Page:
As Black Philanthropy Month comes to an end, I am reminded of key themes from an event I attended earlier this month, “This Is What A Philanthropist Looks Like,” offered by the San Francisco-based organization How Women Lead.
The event sought to define philanthropy in a broader context, beyond those who are seen as members of an exclusive white, wealthy club. The host kicked off the event by asking attendees whether we viewed ourselves as philanthropists. The term “philanthropist” typically conjures up images of older, wealthy white males, and with this, we envision centralized models of philanthropy where wealth is controlled by a select few. However, despite this persona, many of the event’s attendees of color still considered themselves philanthropists.
In order to help build a more inclusive understanding of philanthropy—which is always one of Tides’ primary goals—I have identified three core tenets that the sector should adopt. By embracing these, philanthropists can consciously dismantle myths about how the Black community practices, and engages with, different forms of giving:
1. The practice of giving in the Black community has been around for centuries.
The first tenet requires an understanding of the evolution of giving in the Black community that has its roots in Africa. Indigenous forms of giving across the continent were not documented extensively in formal settings. Instead, the focus on philanthropy places Africans as the recipients of aid. By extension, the Black community has long been excluded from spaces that acknowledge their role as philanthropists. This idea has become a myth that pervades certain spaces despite the fact that African American families have—more than any other racial group—contributed the largest portion of their wealth to charity.
2. The nomenclature that describes the practice of Black philanthropy is derived from a Western lens that does not fully embrace the nuances of philanthropy.
The second tenet is fixated on the language we use to define philanthropy. The term, “philanthropy” is an uncommon characterization of the altruistic nature of African societies. At its core, the practice of philanthropy is rooted in an unspoken contract committed to the collective benefit of the community. During the event I attended, a fellow participant mentioned that the idea of announcing oneself as a philanthropist belies the selfless nature of philanthropy.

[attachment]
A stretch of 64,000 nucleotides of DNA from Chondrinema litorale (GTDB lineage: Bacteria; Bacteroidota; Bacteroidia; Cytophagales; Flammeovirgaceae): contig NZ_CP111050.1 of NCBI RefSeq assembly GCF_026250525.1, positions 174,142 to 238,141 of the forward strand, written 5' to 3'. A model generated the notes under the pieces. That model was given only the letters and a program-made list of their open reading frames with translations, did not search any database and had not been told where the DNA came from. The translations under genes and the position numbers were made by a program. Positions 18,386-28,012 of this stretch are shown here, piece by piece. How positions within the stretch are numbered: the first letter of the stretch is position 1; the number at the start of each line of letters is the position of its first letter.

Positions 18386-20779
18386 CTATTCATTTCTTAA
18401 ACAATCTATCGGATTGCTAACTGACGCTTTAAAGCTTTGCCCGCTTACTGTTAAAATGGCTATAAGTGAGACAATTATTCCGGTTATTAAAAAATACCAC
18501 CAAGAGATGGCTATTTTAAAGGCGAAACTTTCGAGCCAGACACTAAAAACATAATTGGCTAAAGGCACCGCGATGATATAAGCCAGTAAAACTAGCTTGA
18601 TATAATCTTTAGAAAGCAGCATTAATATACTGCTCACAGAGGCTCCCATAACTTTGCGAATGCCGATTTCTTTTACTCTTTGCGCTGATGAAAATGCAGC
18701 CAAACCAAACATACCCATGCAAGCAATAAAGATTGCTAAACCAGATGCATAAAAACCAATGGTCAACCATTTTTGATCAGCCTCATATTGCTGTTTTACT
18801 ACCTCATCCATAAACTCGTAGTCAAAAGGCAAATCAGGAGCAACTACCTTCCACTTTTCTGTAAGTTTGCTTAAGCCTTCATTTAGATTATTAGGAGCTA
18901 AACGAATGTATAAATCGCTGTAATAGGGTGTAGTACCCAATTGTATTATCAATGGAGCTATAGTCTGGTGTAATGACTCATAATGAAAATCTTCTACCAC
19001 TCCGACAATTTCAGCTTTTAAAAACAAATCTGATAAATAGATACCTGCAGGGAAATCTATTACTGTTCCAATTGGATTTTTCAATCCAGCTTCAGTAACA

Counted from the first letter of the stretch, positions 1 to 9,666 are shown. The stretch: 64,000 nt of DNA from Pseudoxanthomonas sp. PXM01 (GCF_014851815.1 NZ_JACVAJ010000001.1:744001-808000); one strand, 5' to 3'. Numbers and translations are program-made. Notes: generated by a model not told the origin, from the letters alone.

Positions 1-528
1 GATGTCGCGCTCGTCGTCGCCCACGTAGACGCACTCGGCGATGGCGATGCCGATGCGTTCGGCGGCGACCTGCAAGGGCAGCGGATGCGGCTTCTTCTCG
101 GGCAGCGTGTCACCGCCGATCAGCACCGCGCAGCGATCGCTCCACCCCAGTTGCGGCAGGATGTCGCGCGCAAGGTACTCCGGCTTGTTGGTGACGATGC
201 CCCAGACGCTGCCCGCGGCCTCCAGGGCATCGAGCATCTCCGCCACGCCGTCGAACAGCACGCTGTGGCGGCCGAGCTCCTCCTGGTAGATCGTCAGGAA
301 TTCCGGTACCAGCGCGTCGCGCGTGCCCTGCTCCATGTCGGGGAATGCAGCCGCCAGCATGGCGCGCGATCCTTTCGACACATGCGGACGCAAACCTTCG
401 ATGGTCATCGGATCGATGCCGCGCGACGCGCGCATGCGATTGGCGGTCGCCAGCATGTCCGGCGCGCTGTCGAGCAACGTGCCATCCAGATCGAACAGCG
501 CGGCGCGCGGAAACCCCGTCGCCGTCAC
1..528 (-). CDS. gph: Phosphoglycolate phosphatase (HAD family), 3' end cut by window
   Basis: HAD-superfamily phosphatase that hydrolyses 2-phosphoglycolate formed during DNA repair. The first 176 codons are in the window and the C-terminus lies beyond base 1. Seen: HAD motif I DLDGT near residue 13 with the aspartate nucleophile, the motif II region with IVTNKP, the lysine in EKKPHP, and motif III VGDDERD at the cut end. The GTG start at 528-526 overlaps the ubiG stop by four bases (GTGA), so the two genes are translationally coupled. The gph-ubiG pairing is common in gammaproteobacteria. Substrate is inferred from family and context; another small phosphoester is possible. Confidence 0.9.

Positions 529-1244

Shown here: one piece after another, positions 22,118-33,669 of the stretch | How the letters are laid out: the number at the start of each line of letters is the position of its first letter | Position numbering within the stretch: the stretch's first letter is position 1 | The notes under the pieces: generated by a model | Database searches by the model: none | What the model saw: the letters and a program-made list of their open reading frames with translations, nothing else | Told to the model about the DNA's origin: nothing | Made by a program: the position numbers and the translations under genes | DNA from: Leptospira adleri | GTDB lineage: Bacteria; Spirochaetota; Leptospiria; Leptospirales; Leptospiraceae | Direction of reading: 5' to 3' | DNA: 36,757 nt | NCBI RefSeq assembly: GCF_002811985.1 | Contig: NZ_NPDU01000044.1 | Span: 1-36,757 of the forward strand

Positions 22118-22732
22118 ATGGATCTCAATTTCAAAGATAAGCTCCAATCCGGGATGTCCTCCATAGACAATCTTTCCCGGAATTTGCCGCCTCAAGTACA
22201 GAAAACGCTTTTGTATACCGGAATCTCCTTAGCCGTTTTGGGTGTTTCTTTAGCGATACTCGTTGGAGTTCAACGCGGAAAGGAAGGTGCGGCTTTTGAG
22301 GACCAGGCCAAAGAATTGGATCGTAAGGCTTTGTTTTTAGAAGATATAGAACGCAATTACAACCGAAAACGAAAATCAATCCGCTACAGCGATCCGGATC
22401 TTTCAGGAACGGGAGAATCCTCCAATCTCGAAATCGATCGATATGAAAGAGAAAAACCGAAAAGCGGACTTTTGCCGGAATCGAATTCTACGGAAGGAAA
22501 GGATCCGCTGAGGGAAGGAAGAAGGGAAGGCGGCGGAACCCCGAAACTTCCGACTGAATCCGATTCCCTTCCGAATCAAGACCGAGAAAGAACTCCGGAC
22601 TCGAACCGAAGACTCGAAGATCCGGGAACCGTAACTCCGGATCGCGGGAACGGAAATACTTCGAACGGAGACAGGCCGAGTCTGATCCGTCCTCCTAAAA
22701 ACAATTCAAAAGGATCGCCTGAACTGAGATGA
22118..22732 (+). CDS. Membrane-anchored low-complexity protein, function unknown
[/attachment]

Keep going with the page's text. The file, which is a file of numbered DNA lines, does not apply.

Until Black philanthropists develop our own taxonomy, we’re forced to use that of others, which carries its own history. Harris Bostic II, Senior Strategic Advisor at Tides, calls for demystifying philanthropy and embracing other inclusive definitions that provide a roadmap for wealth accumulation and distribution. This makes the idea of becoming a philanthropist, or owner of wealth, that much more accessible.
3. Without embracing diverse histories of giving, institutional philanthropy will not understand nor entrust the communities it serves to do good work.
Why is it important for institutional philanthropy to make room for this nuanced understanding of Black philanthropy? By acknowledging the history of giving in the Black community, institutional philanthropy can more readily embrace trust-based philanthropy and entrust the Black community to be responsible and resourceful stewards of funds. A New York Times article highlighted how nonprofit groups led by Black and Latinx directors lag behind in receiving funding dollars when compared to nonprofit groups led by white leaders.
Peter Martin, Philanthropic Director at Tides, has been on both sides of philanthropy as the beneficiary and funder. In order to level the playing field, Peter emphasizes the importance of using a lens that understands this history and places equity at the forefront of developing solutions.
Developing Tools and Networks for Demystifying Philanthropy
As someone who has worked in the philanthropic space for a decade, I have witnessed firsthand how outdated models of philanthropy miss the critical value of a two-way dialogue between donors and recipients. By challenging traditional philanthropy to practice grantmaking using a historical lens, funders will be forced to welcome the backgrounds and opinions of those who are often left out. This brings the sector much closer to demystifying the elusive space that philanthropy has become.
There are groups that are already committed to this work, including the national organization Emerging Practitioners in Philanthropy (EPIP)—a partner of the Tides Center—who is helping foundation staff bring inclusive changes into their institutions and improve grantmaking practices for the overall field. The Association of Black Foundation Executives (ABFE) is another philanthropic organization with a long history in this space that advocates for responsive and transformative investments in Black communities.
By challenging traditional philanthropy to practice grantmaking using a historical lens, funders will be forced to welcome the backgrounds and opinions of those who are often left out. This brings the sector much closer to demystifying the elusive space that philanthropy has become.
In terms of the tools used by the sector to guide grantmaking, The Philanthropic Initiative for Racial Equity (PRE), another partner of Tides, created a resource guide, “Grantmaking with a Racial Justice Lens: A Practical Guide” to support structural transformation in philanthropy.
I believe that the tools, resources and tenets above are foundational as the sector works to create a more inclusive, responsive, and equitable form of philanthropy.
As to the question of whether I personally identify as a philanthropist, I’m not entirely sure, but the history of Black philanthropy is a reminder that I should never doubt my agency in how I choose to practice giving and build wealth.